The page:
Can savvy public relations restore a war hero’s sullied reputation?
We’re about to find out.
On Tuesday night, former CIA Director David Petraeus apologized publicly
for the extra-marital affair that led to his resignation from the nation’s spy agency in November. Patraeus, a retired four-star general and hero of the Iraq war, delivered his contrite remarks to about 600 people at the University of Southern California's annual ROTC dinner. He began the speech:
“Needless to say, I join you keenly aware that I am regarded in a different light now than I was a year ago. I am also keenly aware that the reason for my recent journey was my own doing. So please allow me to begin my remarks this evening by reiterating how deeply I regret—and apologize for—the circumstances that led to my resignation from the CIA and caused such pain for my family, friends and supporters.”
It was the first time Petraeus had publicly apologized for the affair. He received a standing ovation.
Although Petraeus focused the bulk of his speech on the difficulties military veterans face when they transition to civilian life, he also reportedly spoke of his “personal journey.” He closed the speech:
“As I close, I want to say thank you for words of encouragement to family. ... This has been difficult episode for us ... to fall as far as I did.”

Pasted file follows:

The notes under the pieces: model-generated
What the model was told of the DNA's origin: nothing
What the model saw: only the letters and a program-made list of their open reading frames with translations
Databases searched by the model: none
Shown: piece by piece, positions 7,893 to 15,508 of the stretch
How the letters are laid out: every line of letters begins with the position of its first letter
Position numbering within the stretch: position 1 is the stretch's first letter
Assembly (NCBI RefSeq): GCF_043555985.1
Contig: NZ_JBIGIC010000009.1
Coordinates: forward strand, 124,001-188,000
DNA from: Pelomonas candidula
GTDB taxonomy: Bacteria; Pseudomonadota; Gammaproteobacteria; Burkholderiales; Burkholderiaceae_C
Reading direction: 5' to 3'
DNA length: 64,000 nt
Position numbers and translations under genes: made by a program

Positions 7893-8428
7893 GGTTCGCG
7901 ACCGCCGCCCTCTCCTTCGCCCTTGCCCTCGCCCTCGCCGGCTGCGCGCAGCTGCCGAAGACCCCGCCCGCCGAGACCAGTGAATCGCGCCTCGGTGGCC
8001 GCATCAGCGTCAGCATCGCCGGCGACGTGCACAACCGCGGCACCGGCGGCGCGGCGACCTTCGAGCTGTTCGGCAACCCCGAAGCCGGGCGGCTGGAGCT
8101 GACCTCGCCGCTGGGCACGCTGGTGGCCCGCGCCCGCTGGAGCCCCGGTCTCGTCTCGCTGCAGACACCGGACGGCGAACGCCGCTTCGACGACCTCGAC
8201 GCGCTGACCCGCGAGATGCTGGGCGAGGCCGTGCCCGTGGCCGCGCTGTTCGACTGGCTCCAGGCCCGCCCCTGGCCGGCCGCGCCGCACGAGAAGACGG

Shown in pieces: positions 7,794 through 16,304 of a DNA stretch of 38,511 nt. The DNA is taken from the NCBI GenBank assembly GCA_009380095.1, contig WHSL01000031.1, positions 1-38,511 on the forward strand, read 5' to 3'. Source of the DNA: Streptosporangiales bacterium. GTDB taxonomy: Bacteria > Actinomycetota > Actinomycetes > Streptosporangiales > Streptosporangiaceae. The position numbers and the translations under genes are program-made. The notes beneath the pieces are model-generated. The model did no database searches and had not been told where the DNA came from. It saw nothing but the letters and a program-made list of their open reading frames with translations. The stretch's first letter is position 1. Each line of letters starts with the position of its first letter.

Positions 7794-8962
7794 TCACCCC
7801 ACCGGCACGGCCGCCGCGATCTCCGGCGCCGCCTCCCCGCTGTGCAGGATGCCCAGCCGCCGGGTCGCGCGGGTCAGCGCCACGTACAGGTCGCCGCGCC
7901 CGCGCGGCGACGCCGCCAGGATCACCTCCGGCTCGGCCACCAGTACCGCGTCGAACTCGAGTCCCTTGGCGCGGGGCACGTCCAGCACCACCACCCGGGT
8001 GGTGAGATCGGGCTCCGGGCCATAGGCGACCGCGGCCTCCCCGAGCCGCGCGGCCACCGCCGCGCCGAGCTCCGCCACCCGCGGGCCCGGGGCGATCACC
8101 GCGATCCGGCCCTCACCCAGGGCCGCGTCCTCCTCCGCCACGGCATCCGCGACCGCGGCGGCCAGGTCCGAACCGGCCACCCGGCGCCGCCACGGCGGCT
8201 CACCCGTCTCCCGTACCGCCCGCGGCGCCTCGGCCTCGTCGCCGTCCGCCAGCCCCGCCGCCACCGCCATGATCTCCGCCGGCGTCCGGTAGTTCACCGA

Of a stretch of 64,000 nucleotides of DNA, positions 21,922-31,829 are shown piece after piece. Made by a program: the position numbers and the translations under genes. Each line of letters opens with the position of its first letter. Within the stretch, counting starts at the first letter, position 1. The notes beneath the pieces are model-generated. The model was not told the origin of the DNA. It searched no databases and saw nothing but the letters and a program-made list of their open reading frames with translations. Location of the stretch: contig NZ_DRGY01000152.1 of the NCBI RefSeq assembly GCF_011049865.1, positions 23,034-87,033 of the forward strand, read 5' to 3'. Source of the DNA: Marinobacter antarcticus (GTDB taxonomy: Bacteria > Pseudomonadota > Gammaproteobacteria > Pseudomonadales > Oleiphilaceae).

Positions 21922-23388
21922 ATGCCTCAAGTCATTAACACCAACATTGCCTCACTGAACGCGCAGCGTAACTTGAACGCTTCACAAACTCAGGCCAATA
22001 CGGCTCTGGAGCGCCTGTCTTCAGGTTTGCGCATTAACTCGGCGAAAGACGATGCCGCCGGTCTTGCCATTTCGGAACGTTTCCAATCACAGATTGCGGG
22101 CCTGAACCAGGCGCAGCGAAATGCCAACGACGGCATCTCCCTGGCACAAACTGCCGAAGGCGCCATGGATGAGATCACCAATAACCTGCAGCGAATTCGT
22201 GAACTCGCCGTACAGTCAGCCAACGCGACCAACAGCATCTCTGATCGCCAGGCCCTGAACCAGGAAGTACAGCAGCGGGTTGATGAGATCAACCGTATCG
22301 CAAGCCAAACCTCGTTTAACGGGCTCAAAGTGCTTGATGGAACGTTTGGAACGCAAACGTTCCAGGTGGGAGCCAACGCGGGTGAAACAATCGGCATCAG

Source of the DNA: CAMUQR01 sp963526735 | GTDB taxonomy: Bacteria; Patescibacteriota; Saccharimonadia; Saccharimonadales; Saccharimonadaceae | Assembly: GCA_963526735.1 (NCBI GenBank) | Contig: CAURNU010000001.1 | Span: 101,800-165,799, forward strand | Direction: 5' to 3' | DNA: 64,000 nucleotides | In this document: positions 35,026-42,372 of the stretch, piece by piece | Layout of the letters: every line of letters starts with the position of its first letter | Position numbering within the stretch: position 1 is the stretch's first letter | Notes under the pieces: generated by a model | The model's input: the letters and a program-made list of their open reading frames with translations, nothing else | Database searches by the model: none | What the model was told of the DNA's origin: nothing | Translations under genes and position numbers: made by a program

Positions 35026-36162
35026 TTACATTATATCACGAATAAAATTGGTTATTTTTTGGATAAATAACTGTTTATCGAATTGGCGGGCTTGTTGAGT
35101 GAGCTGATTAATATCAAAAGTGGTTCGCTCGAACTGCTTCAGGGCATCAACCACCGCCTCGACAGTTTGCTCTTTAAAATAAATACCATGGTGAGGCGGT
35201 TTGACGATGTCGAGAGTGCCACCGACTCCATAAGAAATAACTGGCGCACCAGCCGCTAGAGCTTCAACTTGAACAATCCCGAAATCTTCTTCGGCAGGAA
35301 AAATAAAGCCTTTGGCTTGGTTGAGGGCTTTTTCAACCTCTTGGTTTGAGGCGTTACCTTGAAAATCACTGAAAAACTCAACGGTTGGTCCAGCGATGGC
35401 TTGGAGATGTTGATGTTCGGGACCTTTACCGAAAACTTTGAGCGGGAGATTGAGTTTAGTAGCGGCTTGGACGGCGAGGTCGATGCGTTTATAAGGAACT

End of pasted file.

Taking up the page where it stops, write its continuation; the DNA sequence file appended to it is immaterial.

Petraeus was reportedly dressed in civilian clothes, a suit and tie. His wife was not in attendance.
ABC News characterized
the address, as well as an op-ed on veterans he wrote for The Wall Street Journal
this week, as the “first steps in what appears to be a carefully choreographed comeback bid as he tries to rehab his once-pristine image.”
The New York Times described
the speech as an effort by Petraeus to “open a new chapter in his career—one that carves out a role for himself as a voice on energy, economic and veterans issues and in the private sector.”
Recently, Petraeus has increased his visibility, sharing lunches and dinners with lawmakers and policy experts, according to Times
. He has also entertained offers in the private sector.
In November, Petraeus issued his resignation—late on a Friday afternoon—from the CIA, admitting, “I showed extremely poor judgment by engaging in an extramarital affair.” Days later, news outlets were reporting that the architect of the Iraq war surge carried on an affair with his biographer, Paula Broadwell.
According to a PR Daily story
from the time, public relations counselors said Petraeus handled the announcement with military-like precision.
In an Associated Press story
about Tuesday’s speech, crisis communications experts gave Petraeus high marks for the apology. Longtime PR counselor Michael Levine said, “If he follows the path of humility, personal responsibility and contrition, I submit to you that he will be very successful in his ability to rehabilitate his image.”
According to the Times
, the speech was scheduled long before the scandal emerged last year.
Coincidentally, another public figure, pro golfer Tiger Woods, is also in the news for—what the media has billed as—his return after a high-profile scandal in which he cheated on his wife. PR professionals weighed in on Woods here